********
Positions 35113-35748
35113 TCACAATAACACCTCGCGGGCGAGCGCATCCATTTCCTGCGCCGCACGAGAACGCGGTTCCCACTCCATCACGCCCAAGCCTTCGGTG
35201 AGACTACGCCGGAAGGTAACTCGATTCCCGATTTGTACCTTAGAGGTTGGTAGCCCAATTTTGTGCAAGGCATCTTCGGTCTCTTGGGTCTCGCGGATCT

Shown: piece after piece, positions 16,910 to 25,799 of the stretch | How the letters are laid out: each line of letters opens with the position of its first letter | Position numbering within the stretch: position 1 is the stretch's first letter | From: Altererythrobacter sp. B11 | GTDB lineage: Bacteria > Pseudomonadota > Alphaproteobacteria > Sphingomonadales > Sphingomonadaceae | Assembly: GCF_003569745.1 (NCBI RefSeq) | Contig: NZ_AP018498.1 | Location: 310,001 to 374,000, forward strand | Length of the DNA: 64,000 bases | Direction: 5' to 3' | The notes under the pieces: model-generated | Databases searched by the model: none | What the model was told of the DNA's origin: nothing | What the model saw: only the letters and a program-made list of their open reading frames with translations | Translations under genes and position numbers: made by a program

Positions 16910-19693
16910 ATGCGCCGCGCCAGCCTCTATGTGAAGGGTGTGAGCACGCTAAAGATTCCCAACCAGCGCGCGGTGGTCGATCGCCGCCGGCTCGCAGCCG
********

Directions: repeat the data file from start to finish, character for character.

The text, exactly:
Positions 35113-35748
35113 TCACAATAACACCTCGCGGGCGAGCGCATCCATTTCCTGCGCCGCACGAGAACGCGGTTCCCACTCCATCACGCCCAAGCCTTCGGTG
35201 AGACTACGCCGGAAGGTAACTCGATTCCCGATTTGTACCTTAGAGGTTGGTAGCCCAATTTTGTGCAAGGCATCTTCGGTCTCTTGGGTCTCGCGGATCT

Shown: piece after piece, positions 16,910 to 25,799 of the stretch | How the letters are laid out: each line of letters opens with the position of its first letter | Position numbering within the stretch: position 1 is the stretch's first letter | From: Altererythrobacter sp. B11 | GTDB lineage: Bacteria > Pseudomonadota > Alphaproteobacteria > Sphingomonadales > Sphingomonadaceae | Assembly: GCF_003569745.1 (NCBI RefSeq) | Contig: NZ_AP018498.1 | Location: 310,001 to 374,000, forward strand | Length of the DNA: 64,000 bases | Direction: 5' to 3' | The notes under the pieces: model-generated | Databases searched by the model: none | What the model was told of the DNA's origin: nothing | What the model saw: only the letters and a program-made list of their open reading frames with translations | Translations under genes and position numbers: made by a program

Positions 16910-19693
16910 ATGCGCCGCGCCAGCCTCTATGTGAAGGGTGTGAGCACGCTAAAGATTCCCAACCAGCGCGCGGTGGTCGATCGCCGCCGGCTCGCAGCCG